Federal Reserve Data Reveals Continuing Disruption from COVID-19 Pandemic Among Organizations and Communities

In August, with help from our networks, the Federal Reserve surveyed entities serving low- to moderate-income (LMI) communities. More than 1,700 responded, of which 69 percent were nonprofits. The survey, which was an update of a survey the Fed conducted last summer, asked again about the impact of the COVID-19 pandemic on households, on communities, and on the organizations themselves. This article is based on the unpublished report, which will be released next week. [Update 11/17/2022: the Federal Reserve report is now live and can be accessed on their FedCommunities site.]

While there are signs of improvement, the COVID-19 pandemic continues to negatively impact communities across the nation. For both communities and the organizations serving them, inflation, labor shortages, and the availability of childcare were top challenges.

The situation is daunting given the probability of a recession and nonprofit staff that are feeling burned out from dealing with the pandemic and the associated stressors.

A collection of pie charts showing the findings of the Federal Reserve Survey.

Although disruptions persisted, there were lower levels of pandemic-related effects in many segments of the economy relative to 2021, according to the Federal Reserve’s initial report. However, housing stability has not shown signs of improvement in the past year.

Approximately 70 percent of respondents indicated an increase in demand for their services, with 43 percent noting a significant increase.

While the percentage of organizations serving LMI communities that reported experiencing disruptions decreased this year relative to 2021, major challenges persist. More than 60 percent of entities reported at least some disruption, including one-third that reported significant disruptions. Findings on the impact on organizations included:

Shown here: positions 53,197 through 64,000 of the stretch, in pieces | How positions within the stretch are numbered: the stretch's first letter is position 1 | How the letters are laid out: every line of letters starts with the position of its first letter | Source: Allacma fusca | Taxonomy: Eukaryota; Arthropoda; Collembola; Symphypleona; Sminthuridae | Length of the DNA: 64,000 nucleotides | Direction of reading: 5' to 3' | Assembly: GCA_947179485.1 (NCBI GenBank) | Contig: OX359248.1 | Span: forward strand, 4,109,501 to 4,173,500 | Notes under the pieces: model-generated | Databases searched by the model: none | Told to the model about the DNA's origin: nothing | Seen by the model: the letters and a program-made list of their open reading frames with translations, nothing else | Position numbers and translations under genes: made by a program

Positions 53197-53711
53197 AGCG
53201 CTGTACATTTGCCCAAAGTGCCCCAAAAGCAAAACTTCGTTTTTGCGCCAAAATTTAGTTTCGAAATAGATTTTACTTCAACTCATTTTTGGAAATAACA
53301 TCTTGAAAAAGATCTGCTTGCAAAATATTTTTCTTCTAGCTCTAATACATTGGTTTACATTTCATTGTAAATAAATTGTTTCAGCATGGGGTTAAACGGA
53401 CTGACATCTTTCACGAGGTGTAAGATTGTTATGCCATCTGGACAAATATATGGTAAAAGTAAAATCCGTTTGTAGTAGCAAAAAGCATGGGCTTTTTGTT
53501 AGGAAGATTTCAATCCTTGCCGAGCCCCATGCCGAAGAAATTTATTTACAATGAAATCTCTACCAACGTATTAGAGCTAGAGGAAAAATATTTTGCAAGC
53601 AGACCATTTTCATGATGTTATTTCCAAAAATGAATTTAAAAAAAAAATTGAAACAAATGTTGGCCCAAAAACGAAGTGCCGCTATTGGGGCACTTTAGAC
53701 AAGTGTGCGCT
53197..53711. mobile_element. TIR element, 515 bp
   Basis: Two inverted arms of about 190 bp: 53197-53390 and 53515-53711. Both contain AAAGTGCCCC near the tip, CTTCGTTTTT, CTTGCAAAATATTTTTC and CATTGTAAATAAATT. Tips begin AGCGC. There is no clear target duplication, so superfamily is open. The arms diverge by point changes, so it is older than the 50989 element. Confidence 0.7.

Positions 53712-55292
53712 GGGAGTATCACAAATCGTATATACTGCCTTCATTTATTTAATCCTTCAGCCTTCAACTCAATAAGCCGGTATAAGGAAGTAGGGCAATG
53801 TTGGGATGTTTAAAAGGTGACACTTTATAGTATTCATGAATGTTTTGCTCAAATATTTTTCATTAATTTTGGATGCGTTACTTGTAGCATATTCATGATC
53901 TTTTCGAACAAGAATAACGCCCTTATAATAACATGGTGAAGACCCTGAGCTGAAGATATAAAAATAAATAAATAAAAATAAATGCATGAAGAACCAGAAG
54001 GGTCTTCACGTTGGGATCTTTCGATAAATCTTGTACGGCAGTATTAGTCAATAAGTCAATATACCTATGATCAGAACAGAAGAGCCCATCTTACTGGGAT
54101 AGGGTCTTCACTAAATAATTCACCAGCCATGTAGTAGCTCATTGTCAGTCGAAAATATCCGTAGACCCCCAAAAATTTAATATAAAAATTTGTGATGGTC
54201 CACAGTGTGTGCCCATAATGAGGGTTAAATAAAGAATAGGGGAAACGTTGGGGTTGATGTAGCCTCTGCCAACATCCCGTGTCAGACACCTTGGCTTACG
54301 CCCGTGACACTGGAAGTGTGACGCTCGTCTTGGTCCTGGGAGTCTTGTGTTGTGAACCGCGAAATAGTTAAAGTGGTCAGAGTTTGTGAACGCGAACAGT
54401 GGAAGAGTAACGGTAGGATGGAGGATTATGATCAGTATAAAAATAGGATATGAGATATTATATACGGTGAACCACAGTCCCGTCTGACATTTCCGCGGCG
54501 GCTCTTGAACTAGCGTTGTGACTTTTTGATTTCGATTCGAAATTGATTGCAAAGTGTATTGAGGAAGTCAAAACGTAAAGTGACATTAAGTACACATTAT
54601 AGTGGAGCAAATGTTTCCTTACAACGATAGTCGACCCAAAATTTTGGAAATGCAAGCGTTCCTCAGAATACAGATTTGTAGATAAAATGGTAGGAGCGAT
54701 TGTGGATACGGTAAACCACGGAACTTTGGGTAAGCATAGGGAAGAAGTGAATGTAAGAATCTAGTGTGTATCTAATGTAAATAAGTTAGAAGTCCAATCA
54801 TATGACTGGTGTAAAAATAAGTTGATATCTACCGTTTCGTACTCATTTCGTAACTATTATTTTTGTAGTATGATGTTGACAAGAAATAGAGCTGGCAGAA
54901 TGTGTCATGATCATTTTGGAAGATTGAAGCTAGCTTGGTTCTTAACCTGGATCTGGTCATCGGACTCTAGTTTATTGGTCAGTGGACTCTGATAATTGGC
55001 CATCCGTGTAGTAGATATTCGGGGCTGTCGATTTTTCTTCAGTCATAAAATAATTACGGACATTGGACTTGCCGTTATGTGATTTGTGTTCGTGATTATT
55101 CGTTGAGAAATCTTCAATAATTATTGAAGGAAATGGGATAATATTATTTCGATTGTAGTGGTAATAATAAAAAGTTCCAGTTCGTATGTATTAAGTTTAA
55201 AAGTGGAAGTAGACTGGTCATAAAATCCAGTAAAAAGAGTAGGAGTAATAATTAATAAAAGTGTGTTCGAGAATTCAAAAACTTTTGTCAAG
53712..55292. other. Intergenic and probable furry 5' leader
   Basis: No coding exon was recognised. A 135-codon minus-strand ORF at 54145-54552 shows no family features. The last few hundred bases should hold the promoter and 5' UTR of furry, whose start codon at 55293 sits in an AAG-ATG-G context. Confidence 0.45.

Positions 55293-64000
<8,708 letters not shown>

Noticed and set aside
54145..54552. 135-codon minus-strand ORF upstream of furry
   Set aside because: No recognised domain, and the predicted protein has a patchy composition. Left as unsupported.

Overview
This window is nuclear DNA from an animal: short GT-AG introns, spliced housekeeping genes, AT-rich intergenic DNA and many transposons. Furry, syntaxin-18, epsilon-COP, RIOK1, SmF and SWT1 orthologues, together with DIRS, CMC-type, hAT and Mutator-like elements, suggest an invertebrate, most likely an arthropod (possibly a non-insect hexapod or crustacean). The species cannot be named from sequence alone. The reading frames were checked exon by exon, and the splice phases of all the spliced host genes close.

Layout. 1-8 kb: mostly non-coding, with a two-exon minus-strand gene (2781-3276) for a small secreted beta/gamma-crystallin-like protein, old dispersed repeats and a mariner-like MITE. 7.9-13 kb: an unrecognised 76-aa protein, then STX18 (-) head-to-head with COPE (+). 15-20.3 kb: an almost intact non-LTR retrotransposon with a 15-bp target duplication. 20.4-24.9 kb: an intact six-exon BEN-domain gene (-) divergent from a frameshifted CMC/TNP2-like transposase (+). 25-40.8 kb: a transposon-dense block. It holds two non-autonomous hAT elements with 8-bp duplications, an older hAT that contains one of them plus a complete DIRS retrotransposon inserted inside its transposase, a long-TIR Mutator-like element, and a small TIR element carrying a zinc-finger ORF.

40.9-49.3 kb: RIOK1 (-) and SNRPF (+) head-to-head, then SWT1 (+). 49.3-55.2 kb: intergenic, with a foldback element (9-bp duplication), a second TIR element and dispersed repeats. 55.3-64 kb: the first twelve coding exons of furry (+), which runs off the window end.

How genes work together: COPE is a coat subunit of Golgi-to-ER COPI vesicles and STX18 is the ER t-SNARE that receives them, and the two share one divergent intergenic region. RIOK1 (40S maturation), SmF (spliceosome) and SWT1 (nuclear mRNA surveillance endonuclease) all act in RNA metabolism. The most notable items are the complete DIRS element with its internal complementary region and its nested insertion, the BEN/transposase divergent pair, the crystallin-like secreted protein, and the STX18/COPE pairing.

• Disruption to Entities: nearly two-thirds of respondents (65 percent) still face some disruption. Recruiting staff and volunteers and raising funds were cited as primary challenges.
  • Demand for Services: Approximately 70 percent of respondents indicated an increase in demand for their services, with 43 percent noting a significant increase.
  • Ability to Meet Demand: Only 45 percent of entities said they can meet most of their demand.
  • Organizational Resilience: Almost 90 percent of respondents said that their entity was able to adapt to some, but not all, disruptions they faced last year. However, only 34 percent said that they were “well prepared” to face disruptions in the coming year.

Among findings for the people and communities they serve, respondents reported that fewer experienced significant disruptions than in 2021 – except for housing.

  • Housing Stability: Almost 50 percent of respondents said that those they serve continued to face significant disruptions in housing stability, an issue that saw little progress over the past year. Insufficient affordable housing and high housing costs were reported as the primary reasons for disruptions.
  • Access to Health Care: Almost 40 percent fewer respondents reported significant disruptions in access to health care compared with 2021. A quarter still reported significant disruptionsLack of access to mental health services, followed by shortage of health care staff, were reported as primary sources of disruption.
  • Services for Children: Compared with 2021, the number of respondents reporting significant disruptions to services for children fell by half. However, 30 percent of respondents continued to report significant disruptions, with staff shortages and lack of available childcare cited as the main reasons.

The researchers at the Federal Reserve will continue to analyze the survey data according to various characteristics such as subsector, state, and leadership categories. We’ll publish those updates as they become available.

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